There are several explanations for this bias towards analog media as a means to render realistic images of the natural world, and specifically painting and drawing. For one, the open call for participation circulated in networks extending from the exhibition organizers, who are skilled painters and drawers themselves. However, this is also a direct outcome of the history of art and science communication with its roots in the tradition of high quality scientific investigation, fieldwork, and illustration. Scientific illustrators have developed an unyielding commitment to precise observation in the lab or field, and accurate representation on paper or some alternative canvas. Illustrators hone their hand-eye coordination with attention to the most minute of morphological details. A successful illustration is devoid of rhetoric, conveying a clear and concise sense of objective translation. While a handful of works in “Windows on Evolution” do stray from realism, such as Scales, Pointillism on a Butterfly Wing (2011) by Hans J. Geuze (Kockengen, The Netherlands) with its characteristic impressionistic technique, evoking Georges Seurat, these artists do not stray very far, retaining conviction in the realistic portrayal of pattern and form as recorded by evolution in its myriad species, which in the case of Hans Geuze is the Silver Y moth (Autographa gamma).
The top 40 artworks that are featured in “Windows on Evolution” explore a range of adaptations of Brunelleschi’s fixed-point perspective, positioning the contemporary ‘beholder’ at varying geospatial coordinates around the world, with subtle shifts in distance from the subject at hand – near and far, on dry ground and underwater – to illustrate how closely species are linked, or not, in scientifically described evolutionary processes including natural selection, sexual selection, mutation, coevolution, mimicry, and camouflage. In Punta Suarez (1995), for example, viewers are transported to the southernmost island in the Galapagos chain, known as Hood Island or Española, though the artist herself, Kim Diment, lives in Grayling, Michigan, USA. In the attending caption, Diment explains how the fauna on Hood Island is distinct from all others in the archipelago due to a process called deviation, a process that famously inspired Darwin’s evolutionary theory whereby animals and plants that descend from a common ancestor evolve into different forms when living under different conditions.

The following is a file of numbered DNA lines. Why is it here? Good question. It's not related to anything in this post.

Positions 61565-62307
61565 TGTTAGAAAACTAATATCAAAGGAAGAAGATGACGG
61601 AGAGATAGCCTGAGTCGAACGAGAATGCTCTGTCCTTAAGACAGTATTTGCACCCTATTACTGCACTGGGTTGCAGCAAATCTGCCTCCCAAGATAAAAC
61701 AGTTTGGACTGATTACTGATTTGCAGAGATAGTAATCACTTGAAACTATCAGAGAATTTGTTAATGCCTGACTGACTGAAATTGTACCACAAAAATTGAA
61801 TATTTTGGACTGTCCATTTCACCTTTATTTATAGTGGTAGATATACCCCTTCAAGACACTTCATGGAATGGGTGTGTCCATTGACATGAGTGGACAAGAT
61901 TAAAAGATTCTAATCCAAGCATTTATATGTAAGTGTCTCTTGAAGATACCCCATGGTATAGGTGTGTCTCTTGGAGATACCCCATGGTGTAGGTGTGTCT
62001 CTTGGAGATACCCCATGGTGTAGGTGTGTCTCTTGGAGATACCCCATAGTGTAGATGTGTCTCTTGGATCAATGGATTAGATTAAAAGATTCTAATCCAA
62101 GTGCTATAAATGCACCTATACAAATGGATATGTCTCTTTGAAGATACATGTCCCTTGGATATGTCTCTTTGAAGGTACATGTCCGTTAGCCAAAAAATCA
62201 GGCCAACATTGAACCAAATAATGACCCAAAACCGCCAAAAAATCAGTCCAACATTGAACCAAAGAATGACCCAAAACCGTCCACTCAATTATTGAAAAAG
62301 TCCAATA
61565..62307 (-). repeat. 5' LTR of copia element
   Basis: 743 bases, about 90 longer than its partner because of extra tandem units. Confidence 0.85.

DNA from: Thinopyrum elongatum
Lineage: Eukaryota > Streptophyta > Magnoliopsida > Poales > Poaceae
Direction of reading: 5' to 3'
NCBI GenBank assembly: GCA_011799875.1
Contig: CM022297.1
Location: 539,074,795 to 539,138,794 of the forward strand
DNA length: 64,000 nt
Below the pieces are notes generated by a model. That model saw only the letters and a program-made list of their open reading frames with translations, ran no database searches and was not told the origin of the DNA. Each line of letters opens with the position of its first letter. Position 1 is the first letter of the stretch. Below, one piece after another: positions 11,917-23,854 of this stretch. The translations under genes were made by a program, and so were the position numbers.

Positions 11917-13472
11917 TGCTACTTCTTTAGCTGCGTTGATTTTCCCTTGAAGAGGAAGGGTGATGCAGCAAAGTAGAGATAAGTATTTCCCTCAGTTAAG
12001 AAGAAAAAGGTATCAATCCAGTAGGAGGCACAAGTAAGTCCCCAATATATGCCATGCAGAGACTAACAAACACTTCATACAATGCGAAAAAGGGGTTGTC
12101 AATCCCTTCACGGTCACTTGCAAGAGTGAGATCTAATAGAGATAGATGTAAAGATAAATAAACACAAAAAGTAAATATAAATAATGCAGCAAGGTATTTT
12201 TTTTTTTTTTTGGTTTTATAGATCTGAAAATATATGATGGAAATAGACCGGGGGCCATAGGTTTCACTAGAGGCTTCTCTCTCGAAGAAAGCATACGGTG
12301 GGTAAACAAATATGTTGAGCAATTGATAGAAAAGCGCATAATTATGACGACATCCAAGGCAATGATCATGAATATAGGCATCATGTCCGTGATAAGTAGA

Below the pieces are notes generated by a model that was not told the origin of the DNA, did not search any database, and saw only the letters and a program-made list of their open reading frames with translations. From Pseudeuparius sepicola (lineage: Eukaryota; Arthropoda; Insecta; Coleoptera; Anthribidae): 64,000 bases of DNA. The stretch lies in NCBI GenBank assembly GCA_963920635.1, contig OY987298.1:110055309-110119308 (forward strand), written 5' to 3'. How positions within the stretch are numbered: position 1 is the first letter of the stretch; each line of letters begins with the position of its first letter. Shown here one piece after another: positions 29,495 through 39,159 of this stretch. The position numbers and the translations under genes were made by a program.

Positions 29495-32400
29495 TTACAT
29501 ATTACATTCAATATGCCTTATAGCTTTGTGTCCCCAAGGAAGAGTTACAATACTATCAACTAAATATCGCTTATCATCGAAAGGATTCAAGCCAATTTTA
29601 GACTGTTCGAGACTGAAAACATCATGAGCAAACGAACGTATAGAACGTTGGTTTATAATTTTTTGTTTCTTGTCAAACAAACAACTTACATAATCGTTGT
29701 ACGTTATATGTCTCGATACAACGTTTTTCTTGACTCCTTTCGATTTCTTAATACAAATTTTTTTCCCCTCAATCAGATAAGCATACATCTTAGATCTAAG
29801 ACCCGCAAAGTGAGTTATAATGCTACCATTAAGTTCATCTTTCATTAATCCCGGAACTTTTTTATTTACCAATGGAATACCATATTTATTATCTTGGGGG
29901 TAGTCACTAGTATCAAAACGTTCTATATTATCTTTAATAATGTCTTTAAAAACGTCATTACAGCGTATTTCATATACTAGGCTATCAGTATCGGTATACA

At Punta Suarez, Diment visualizes the process of deviation by composing a rocky shoreline scene inhabited by: three inquisitive Marine Iguanas looking directly back at the beholder, with bright red and blue gray acrylic patterns in paint that mimic their actual skin; two Masked Boobies, who seem comparatively less interested to meet the beholder’s gaze; a flock of Red-billed Tropic Birds variously in flight or perched on rocks in the middle ground of the composition, presumably hunting for food; and specks of orange where the ocean surges onto land, specks that are barely discernable by the unaided human eye, but identified in the caption as a collection of Sally Fight Foot Crabs. Diment’s color palette is relatively accurate to the species thus indicated, however she adds an aesthetic of tranquility amidst an otherwise harsh intertidal zone where solid rock, saline waters, and daily exposures to the dynamics of ocean waves create austere environmental conditions for survival. For the beholder that settles her gaze on this acrylic painting, observing the ecology of Hood Island appears pleasant, like a calm afternoon picnicking with an eco-tourism outfitter or scientific research expedition.